> appreciates and assumes that we will appreciate, and that is therefore
> worth a little extra reflection.
> 
> Let's be a bit more specific.
> 
> For Eve to be morally responsible for eating the forbidden fruit,
> according to Milton's tradition of moral theology, is  for Eve (a) to
> know that eating the forbidden fruit is wrong, (b) to come to know that
> she has an opportunity to eat it, (c) to desire to take that
> opportunity, (d) to give her free consent to that desire, (e) for Eve's
> consent to cause her body to perform all the movements that fulfil the
> desire.
> 
> The question before the house is: Does Eve's dream enable her, with no
> moral responsibility for sin at all,  to learn what it's like to be in
> states (a-e), and hence to acquire blameless experiential knowledge of
> what it is to do evil? The answer depends on how (c) and (d) apply to
> Eve's narrative in PL 5. There are at least three possibilities.
> 
> Possibility One: Eve freely consents to her desire to take an
> opportunity to do something wrong. Eve's mental acts of desiring and
> freely consenting are real enough, but unbeknownst to her the
> opportunity is not ‹ it's a dream appearance. In this case, Eve is
> morally responsible for a sinful act of thought, rather than for the sin
> of eating the fruit. She has acquired experiential knowledge of evil ‹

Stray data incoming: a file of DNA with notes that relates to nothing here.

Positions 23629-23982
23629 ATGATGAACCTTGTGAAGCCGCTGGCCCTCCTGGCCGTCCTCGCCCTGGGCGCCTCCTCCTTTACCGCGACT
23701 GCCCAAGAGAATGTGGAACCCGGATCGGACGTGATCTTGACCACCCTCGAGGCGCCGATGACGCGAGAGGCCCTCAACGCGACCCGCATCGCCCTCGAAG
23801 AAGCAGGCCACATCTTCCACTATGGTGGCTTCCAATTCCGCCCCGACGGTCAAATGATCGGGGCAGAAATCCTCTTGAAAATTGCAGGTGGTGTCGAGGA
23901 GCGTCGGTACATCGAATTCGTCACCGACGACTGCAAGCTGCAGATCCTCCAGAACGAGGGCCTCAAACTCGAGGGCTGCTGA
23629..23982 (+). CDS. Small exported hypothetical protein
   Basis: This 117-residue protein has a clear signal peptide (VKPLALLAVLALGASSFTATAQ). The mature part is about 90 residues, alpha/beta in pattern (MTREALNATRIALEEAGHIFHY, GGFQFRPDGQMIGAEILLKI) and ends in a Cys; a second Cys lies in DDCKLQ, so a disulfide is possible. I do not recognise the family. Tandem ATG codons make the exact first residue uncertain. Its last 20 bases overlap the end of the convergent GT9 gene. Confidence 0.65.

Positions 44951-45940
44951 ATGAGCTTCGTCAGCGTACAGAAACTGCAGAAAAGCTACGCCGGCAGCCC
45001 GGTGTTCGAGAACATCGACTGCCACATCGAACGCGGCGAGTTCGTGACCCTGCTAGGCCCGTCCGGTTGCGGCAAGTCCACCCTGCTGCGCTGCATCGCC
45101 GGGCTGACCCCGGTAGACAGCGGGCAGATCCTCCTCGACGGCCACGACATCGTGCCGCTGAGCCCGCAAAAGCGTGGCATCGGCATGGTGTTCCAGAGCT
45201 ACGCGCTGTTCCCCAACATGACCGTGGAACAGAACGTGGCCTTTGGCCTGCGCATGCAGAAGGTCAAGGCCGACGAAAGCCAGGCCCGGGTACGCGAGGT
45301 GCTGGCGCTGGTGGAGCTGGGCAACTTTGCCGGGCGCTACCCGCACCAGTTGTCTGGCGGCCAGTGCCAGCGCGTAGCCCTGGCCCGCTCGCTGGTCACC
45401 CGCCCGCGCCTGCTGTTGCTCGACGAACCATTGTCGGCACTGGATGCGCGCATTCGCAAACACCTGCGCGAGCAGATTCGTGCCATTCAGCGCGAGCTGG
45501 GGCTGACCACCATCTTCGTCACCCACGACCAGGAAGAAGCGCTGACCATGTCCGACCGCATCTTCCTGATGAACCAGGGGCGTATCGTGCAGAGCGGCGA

> but the knowledge is not guiltless.
> 
> Possibility Two: Eve doesn't in fact consent, but her desire ("I,
> methought, could not but taste") is followed immediately by a bogus
> piece of observational evidence that she is enjoying the RESULTS of
> having consented ("Forthwith up to the Clouds / With him I flew"). She
> has learned what it's like to consent to evil freely without having done
> so, just as a blind person suddenly granted sight can learn what it's
> like to see a red object even if the object isn't red, or even if
> there's no object at all.
> 
> Possibility Three: Eve consents, but under duress; note that the desire
> she reports is irresistible ("I, methought, could not but taste").
> Again, she has learned what it's like to sin ‹ to give free consent to
> evil ‹ without having done so.
> 
> I opt for Possibiliity Two, for the following reasons.
> 
> (1) The somewhat misleading phrase "in her dream Eve freely consents to
> eat the apple," if it means anything, just describes a certain mental
> act on Eve's part as having been occasioned by a dream.The fact that
> states of mind or acts of mind are occasioned by a dream doesn't mean
> that the states and acts don't actually happen. Minds are funny things
> that way.
> 
> (2) If Eve merely avoids describing her free consent, then she has
> freely consented ipso facto and incurs guilt for a sin (see (1)), even
> if the sin isn't the outwardly manifested act we're all worried about.
> Compare the situation of a believer in voodoo who plunges a needle into
> the heart of a doll representing someone he envies: he is not guilty of
> murder, but he is guilty of something ‹ in fact, something serious.
> 
> (3) There's no evidence of an omission in Eve's report; she's reporting
> the dream as she dreamt it ‹ it's the DREAM that has the gap, not her
> REPORT. A squeamish or emotionally fragile Eve is a nonstarter at this
> stage in the narrative.
> 
> (4) Possibility Three is defective in various ways, but I will spare
> myself the trouble of pointing them out.
> 
> 
> 
> 
>